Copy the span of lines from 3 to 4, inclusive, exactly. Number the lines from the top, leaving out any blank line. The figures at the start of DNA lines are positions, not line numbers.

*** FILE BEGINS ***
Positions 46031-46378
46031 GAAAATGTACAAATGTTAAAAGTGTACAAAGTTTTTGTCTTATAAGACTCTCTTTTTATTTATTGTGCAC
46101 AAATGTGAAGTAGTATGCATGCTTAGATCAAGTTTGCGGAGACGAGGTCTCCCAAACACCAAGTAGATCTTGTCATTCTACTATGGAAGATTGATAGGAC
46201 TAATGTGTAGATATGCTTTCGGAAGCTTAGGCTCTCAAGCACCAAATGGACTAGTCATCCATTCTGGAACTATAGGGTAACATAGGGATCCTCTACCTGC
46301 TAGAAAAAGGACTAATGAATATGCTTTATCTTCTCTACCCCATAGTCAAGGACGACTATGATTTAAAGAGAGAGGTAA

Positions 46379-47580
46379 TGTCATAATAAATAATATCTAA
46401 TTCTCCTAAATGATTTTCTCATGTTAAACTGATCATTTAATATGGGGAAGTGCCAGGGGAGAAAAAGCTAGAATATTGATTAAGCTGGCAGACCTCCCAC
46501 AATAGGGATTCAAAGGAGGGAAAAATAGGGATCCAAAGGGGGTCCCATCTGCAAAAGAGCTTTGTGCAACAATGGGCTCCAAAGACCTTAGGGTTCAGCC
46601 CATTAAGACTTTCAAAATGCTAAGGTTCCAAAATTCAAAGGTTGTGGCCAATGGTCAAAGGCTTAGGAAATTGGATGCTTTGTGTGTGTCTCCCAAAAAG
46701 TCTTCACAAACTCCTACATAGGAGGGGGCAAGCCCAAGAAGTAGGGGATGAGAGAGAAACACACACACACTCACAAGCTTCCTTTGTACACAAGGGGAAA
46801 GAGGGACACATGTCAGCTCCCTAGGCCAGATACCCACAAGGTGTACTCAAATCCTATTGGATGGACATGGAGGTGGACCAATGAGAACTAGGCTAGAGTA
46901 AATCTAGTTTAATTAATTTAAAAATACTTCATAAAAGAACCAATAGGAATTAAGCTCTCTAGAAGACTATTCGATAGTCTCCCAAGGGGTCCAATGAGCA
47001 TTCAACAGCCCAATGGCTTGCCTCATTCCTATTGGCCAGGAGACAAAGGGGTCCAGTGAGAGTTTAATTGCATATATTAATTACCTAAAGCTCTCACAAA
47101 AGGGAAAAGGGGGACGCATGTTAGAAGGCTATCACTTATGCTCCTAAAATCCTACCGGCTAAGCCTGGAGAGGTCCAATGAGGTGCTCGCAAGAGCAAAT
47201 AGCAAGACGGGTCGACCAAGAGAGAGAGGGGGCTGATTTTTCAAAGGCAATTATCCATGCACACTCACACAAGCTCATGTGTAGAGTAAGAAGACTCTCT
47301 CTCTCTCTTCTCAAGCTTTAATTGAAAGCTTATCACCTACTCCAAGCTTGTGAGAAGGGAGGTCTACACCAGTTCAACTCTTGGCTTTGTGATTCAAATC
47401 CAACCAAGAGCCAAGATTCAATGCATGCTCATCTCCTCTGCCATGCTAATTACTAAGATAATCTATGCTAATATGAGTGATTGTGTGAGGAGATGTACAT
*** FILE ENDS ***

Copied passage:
46101 AAATGTGAAGTAGTATGCATGCTTAGATCAAGTTTGCGGAGACGAGGTCTCCCAAACACCAAGTAGATCTTGTCATTCTACTATGGAAGATTGATAGGAC
46201 TAATGTGTAGATATGCTTTCGGAAGCTTAGGCTCTCAAGCACCAAATGGACTAGTCATCCATTCTGGAACTATAGGGTAACATAGGGATCCTCTACCTGC